Anarchy How?

Can an anarchist with a law degree break the rules of modern activism and still save Tempe Butte?

Hanna sits back down, and sighs. "Well," he says. "I'm sorry all the fun has gone out of this."

Outside, a security guard is looking for Dillon, who cannot be found. Amster and other Friends of the Butte are fuming.

"We've gone to every one of their meetings, we've played by their rules, we've jumped through their hoops in meeting after meeting," Amster says. "There's seven city staffers in there, and they're going to make this sound like it was done with the public's approval."

Activists take to Mill Avenue to protest Tempe Butte development
Paolo Vescia
Activists take to Mill Avenue to protest Tempe Butte development

Amster is furious, but also a bit embarrassed.

It's not like him to lose his temper and force his opinion on others. He's no ego-driven cult leader, like Durrenberger says. He used to be angry, he admits that, but he's different now. He is still an anarchist -- hell, yes -- but he's a mellow and reasonable anarchist. So why did he disrupt the meeting?

The next day, Amster sends out an e-mail to the commission members apologizing for his outburst. He doesn't want to give the opposition any ammunition to marginalize the resistance.

Tomorrow is the protest march.

It's 102 degrees in Tempe Beach Park on the day of the march and vigil. The park, with its nonfunctional swirls of sand, grass, desert and concrete, is a much-derided symbol among the protesters of what's wrong with Giuliano's leadership -- too much corporate influence on public property.

Amster arrives in good spirits. This morning's East Valley edition of the Republic features a column by Durrenberger mocking the efforts to save such an ugly hill. Later that night, a group of protesters will sneak over to Durrenberger's home and plant a Save the Butte sign on his lawn. The next morning, Durrenberger will find the sign and pose with it and his dog for a keepsake photo.

In the column, Durrenberger rhetorically asks: If the Butte is so special, where were protesters when such disruptive features as the water towers and flour mill were built? And why aren't they trying to improve the Butte instead?

"Uh, where were we 50 years ago?" Amster responds. "And before this, we weren't down to the last isle of land in Tempe. We can't even get the city to stop from blasting the damn thing, and he wants us to talk about water fountains."

Amster does wish Durrenberger had mentioned the march and vigil, however. The protesters here are a lively group -- street kids, students and longtime residents -- but there are strikingly few of them. There are little more than 60 participants when the march begins. Organizers keep using the adjective "diverse" to describe the group, trying to give the turnout a positive spin.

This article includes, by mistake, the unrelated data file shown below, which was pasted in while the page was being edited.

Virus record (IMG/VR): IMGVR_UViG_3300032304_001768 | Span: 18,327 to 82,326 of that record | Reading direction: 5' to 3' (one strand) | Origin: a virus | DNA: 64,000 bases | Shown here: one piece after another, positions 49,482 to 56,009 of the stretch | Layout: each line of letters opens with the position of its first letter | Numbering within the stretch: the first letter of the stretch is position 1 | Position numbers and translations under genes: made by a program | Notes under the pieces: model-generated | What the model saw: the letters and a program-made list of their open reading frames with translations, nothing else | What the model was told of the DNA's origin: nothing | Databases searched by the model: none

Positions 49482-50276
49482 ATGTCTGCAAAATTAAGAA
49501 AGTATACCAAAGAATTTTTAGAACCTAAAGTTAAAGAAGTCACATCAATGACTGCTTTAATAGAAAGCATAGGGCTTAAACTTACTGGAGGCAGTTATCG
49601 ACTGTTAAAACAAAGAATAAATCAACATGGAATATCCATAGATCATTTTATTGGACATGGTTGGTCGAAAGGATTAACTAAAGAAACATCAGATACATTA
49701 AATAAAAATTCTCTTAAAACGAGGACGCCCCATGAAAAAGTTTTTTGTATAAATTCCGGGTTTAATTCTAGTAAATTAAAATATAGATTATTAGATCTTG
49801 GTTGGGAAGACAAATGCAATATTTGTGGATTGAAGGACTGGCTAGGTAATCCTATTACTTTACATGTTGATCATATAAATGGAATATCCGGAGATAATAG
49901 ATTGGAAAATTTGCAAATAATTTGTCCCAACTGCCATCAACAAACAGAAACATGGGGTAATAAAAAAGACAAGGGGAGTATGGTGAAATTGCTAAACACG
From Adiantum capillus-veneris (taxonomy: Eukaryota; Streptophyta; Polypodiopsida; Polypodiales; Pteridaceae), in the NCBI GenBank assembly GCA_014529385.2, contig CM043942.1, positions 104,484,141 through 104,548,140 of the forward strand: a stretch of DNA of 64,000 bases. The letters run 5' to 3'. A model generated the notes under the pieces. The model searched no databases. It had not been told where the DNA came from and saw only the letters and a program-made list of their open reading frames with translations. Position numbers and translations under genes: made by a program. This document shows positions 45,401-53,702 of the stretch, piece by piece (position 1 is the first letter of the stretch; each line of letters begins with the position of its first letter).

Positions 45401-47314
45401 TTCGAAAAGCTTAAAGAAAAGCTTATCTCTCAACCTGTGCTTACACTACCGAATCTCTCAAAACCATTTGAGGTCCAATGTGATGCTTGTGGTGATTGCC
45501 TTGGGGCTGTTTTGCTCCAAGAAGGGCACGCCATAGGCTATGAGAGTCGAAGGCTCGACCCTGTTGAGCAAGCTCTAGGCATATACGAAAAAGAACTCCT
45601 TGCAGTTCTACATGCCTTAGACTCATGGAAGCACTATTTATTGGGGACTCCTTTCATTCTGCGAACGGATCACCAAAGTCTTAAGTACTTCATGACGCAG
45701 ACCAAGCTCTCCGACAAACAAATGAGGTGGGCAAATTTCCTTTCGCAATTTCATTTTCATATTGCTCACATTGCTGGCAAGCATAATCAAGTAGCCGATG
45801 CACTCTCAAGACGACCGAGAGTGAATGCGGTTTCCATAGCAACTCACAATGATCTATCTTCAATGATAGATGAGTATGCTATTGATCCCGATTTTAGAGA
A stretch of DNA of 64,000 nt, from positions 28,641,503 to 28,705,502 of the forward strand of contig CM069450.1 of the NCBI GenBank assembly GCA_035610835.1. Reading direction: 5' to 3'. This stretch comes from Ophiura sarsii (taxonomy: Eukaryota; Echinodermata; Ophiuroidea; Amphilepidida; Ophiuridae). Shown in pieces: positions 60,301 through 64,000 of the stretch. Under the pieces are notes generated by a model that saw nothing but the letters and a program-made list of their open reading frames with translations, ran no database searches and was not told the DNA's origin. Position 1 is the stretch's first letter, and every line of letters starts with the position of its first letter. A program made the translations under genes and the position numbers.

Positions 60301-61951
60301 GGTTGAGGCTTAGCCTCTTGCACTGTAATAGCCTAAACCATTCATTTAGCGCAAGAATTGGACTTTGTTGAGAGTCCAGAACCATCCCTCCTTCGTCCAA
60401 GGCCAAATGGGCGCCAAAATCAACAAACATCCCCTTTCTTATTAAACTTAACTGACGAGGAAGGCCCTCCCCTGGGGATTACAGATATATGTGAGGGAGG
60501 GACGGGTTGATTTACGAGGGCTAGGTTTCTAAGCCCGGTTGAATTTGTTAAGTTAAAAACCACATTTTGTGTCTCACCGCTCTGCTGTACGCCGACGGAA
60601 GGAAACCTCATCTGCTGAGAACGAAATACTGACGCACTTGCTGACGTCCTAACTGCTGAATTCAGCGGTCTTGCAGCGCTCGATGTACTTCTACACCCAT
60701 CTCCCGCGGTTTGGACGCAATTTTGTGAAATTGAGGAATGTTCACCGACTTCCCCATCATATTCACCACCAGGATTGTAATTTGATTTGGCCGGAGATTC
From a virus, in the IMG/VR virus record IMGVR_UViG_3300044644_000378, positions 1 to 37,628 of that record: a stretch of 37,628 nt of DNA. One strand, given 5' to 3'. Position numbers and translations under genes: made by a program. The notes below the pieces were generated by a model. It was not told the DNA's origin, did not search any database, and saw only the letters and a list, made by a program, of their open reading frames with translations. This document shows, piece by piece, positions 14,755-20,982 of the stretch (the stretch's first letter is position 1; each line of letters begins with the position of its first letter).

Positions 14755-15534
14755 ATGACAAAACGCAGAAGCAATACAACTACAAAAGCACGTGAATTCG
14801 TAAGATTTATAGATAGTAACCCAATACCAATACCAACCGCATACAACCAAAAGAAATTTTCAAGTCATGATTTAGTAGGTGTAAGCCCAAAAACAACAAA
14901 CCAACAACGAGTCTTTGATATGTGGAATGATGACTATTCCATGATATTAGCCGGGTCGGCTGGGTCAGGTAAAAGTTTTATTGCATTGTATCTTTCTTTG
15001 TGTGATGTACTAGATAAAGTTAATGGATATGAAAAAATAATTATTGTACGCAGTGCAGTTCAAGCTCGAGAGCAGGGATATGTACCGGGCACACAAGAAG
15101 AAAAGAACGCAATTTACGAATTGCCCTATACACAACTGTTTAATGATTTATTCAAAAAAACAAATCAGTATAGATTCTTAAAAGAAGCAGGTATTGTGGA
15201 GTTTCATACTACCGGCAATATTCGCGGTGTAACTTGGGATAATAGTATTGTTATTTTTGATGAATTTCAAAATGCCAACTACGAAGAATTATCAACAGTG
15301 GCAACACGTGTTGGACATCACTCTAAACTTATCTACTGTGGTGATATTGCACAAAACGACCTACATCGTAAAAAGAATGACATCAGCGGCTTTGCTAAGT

Amster, carrying a sign with the nicely clever slogan "Don't Make a Molehill Out of "A' Mountain," makes a brief speech before the march, but otherwise maintains a low profile. He says he doesn't want the media coverage, including this story, to focus on him. So Amster marches unobtrusively in the middle of the group next to his girlfriend, who beats an African drum.

The protesters march down Mill to Fifth Avenue in a lengthy stream. They cheer, hold up their signs and are joyful. Local news cameramen run alongside the protest line, getting good footage.

Only a couple cars honk in support.

Most passers-by give odd looks. One woman yells that they're idiots. Hooters waitresses stare silently from their upstairs perch. Employees from Tempe Mission Palms gather to watch the procession, arms folded.

Considering that the group is marching through a college town for a seemingly popular cause -- restricting development of a public park and university monument -- it is a strikingly cold reaction.

Most of the protesters seem not to mind or notice, and continue to the Butte.

Once on the mountain, the group splits in two. Dillon leads half the marchers to a makeshift shrine, while Amster stays with the rest of the group at a midpoint. Then a third group breaks off to hike to the peak.

For illumination, some have candles, others have glowsticks or nothing.

For music, some bang on drums or play guitar, but there's never a sustained chant.

Some marchers are unsure where to go, and one local news crew stops midtrail up the Butte, seemingly unsure which action to follow.

The vigil has become completely disorganized and chaotic.

Smiling contently to himself, Amster beats on a drum, eyes closed.

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